'The Mummy': Film Review
Universal tries to get back into the classic-monster biz with the help of Tom Cruise and Russell Crowe in this Alex Kurtzman-directed adventure.
Some have noted that Universal must hate to be opening Alex Kurtzman's The Mummy in the second week of Wonder Woman's run, with that hit sure to suck millions out of its box-office haul. But Wonder Woman isn't all bad for the newly launched "enterprise," dubbed Dark Universe, with which the studio hopes to exploit characters it introduced way back in the 1920-'50s: After all, it proves that such a series of interrelated movies (like DC's "extended universe") can still succeed after the well has been poisoned by outings so terrible any executive with taste would have pulled the plug. Sure, it's hard to muster anything like desire for another Dark Universe flick after seeing this limp, thrill-free debut. But who knows? Maybe shifting gears to a female protagonist in 2019's Bride of Frankenstein will do the trick.
Then again, the fact that Uni's recent D.U. hype mentions only the Bride's groom, to be played by Javier Bardem, may show it's more heavily invested in big-name dudes than in making heroes of women. Dudes like Russell Crowe, whose Dr. Jekyll apparently will be the glue holding these pictures together as a series. Or like Tom Cruise, who gave his all to one long-running franchise by reviving Mission: Impossible, and, judging from The Mummy, should perhaps not be asked to do so again.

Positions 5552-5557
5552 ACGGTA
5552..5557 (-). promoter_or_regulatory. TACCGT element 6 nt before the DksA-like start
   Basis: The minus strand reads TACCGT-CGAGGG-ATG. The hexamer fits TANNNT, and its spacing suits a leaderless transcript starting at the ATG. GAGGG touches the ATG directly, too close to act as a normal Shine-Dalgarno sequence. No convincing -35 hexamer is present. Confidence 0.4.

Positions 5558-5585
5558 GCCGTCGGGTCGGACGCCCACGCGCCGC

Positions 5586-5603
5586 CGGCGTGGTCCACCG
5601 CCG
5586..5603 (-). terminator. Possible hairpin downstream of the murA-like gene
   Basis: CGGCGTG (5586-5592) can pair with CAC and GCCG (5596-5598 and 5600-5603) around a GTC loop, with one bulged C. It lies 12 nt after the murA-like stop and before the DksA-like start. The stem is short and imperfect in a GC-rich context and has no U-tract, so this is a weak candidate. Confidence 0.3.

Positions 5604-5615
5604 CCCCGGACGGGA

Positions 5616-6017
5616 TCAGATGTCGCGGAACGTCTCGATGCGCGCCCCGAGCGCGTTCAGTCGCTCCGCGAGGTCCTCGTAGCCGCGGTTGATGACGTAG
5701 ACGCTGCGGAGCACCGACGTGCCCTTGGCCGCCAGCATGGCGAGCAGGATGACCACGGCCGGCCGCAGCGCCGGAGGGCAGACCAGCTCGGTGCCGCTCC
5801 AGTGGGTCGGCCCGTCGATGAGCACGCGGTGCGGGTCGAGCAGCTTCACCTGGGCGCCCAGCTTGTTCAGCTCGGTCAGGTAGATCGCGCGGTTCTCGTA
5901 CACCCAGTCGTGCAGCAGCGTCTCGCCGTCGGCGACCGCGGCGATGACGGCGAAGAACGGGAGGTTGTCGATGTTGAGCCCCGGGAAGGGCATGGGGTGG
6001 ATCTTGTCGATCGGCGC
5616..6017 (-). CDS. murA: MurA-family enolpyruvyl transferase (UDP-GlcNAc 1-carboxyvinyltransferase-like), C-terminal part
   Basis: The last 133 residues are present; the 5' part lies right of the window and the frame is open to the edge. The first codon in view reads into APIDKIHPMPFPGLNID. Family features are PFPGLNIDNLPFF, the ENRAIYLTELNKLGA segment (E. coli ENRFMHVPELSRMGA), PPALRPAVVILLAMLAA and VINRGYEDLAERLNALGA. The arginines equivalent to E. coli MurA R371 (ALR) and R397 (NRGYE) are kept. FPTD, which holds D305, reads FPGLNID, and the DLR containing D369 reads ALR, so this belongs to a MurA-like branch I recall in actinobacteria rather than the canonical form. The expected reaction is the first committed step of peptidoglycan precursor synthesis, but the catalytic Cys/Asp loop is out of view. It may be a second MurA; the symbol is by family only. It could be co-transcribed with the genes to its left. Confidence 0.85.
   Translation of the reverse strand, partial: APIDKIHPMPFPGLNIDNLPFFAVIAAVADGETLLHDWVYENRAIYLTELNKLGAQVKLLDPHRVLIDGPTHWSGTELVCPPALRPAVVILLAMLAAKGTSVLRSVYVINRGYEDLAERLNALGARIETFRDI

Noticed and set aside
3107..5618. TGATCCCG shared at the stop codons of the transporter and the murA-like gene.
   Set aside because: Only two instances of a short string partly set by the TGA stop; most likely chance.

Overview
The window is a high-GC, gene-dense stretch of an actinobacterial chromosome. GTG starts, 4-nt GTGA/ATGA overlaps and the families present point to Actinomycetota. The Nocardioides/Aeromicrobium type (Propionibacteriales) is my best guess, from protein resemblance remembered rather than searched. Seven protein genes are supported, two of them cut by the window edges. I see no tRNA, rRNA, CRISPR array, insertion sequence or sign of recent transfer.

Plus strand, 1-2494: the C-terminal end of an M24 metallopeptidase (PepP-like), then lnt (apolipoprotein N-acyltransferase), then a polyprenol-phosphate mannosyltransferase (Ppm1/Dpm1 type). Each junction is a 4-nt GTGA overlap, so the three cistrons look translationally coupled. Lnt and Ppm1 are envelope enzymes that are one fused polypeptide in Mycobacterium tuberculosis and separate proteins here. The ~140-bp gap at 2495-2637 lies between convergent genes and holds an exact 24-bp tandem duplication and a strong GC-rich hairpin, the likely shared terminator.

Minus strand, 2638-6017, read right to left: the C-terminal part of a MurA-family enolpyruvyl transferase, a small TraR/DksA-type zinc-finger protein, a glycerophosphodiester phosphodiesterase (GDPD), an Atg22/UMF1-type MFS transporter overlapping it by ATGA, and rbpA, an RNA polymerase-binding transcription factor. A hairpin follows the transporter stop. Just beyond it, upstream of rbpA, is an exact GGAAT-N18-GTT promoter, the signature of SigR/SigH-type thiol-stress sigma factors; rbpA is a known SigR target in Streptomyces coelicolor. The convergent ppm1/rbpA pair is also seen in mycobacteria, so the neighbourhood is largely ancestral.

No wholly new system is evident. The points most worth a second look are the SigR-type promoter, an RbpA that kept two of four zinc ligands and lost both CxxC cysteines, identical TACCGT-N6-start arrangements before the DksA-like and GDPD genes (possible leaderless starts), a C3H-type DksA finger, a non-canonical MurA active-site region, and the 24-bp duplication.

Weirdly out of place here, Cruise brings little daring and less charm to the film, though to be fair to the actor, his character's a stiff: Nick Morton, an Army sergeant who secretly loots antiquities from Iraqi war zones, might have been a charismatic antihero in Drafts One or Five of a script credited to David Koepp, Christopher McQuarrie and Dylan Kussman (with story by Jon Spaihts, Alex Kurtzman and Jenny Lumet). But what made it to the screen is a watered-down version of "irresistible rogue" with all the irresistibility trimmed away.
Accompanied by partner in crime Chris Vail (Jake Johnson), Morton is in Iraq pursuing treasures promised on a map he stole from archaeologist Jenny Halsey (Annabelle Wallis of Peaky Blinders). Halsey catches up to Morton around the time his misadventures expose an ancient burial site, and she's none too happy that he seduced her just to steal that map. After some low-stakes bickering, the two find themselves in the presence of a sarcophagus buried in, um, a giant pool of mercury. It's an Egyptian coffin, interred far away in ancient Mesopotamia, so that'd be big news even before the gang grasps the supernatural nature of the desiccated corpse residing within.
To summarize: The body is that of Ahmanet (Sofia Boutella), who was the sole heir to Egypt's throne before her Pharaoh dad found a second wife and had a son. Furious that she wouldn't be Queen, she vowed revenge, killing all three and making a pact with the bad-news Egyptian god Set. But before she could sacrifice a lover, who was to become the god's human embodiment, she was captured and "mummified alive." The ceremonial dagger with which she intended to make the sacrifice was split into two parts, putting its magic powers on hold until the about-to-wake-up Ahmanet can put the pieces together again.